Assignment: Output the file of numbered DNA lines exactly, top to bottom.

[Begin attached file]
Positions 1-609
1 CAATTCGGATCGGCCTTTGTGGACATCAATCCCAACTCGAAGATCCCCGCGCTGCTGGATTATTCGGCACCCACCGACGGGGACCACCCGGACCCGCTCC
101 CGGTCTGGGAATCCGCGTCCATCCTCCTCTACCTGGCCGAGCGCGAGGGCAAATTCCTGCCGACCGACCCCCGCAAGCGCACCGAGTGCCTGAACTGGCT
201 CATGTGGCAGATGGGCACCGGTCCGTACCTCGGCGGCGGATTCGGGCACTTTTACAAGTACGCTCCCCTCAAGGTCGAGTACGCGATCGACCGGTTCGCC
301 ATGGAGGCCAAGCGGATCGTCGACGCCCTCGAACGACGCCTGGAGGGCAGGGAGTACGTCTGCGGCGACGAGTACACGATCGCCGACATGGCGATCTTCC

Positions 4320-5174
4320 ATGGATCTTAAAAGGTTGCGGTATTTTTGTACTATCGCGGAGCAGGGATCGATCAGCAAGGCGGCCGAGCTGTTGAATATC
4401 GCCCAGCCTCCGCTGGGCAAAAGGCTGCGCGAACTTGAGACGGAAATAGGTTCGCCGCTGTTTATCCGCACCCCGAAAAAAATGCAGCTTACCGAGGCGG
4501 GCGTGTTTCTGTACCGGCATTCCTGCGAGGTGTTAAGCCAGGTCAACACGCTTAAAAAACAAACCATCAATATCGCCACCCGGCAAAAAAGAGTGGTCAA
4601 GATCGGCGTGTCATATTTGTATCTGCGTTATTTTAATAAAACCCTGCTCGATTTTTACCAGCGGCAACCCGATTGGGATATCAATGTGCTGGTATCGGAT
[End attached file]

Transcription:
Positions 1-609
1 CAATTCGGATCGGCCTTTGTGGACATCAATCCCAACTCGAAGATCCCCGCGCTGCTGGATTATTCGGCACCCACCGACGGGGACCACCCGGACCCGCTCC
101 CGGTCTGGGAATCCGCGTCCATCCTCCTCTACCTGGCCGAGCGCGAGGGCAAATTCCTGCCGACCGACCCCCGCAAGCGCACCGAGTGCCTGAACTGGCT
201 CATGTGGCAGATGGGCACCGGTCCGTACCTCGGCGGCGGATTCGGGCACTTTTACAAGTACGCTCCCCTCAAGGTCGAGTACGCGATCGACCGGTTCGCC
301 ATGGAGGCCAAGCGGATCGTCGACGCCCTCGAACGACGCCTGGAGGGCAGGGAGTACGTCTGCGGCGACGAGTACACGATCGCCGACATGGCGATCTTCC

Positions 4320-5174
4320 ATGGATCTTAAAAGGTTGCGGTATTTTTGTACTATCGCGGAGCAGGGATCGATCAGCAAGGCGGCCGAGCTGTTGAATATC
4401 GCCCAGCCTCCGCTGGGCAAAAGGCTGCGCGAACTTGAGACGGAAATAGGTTCGCCGCTGTTTATCCGCACCCCGAAAAAAATGCAGCTTACCGAGGCGG
4501 GCGTGTTTCTGTACCGGCATTCCTGCGAGGTGTTAAGCCAGGTCAACACGCTTAAAAAACAAACCATCAATATCGCCACCCGGCAAAAAAGAGTGGTCAA
4601 GATCGGCGTGTCATATTTGTATCTGCGTTATTTTAATAAAACCCTGCTCGATTTTTACCAGCGGCAACCCGATTGGGATATCAATGTGCTGGTATCGGAT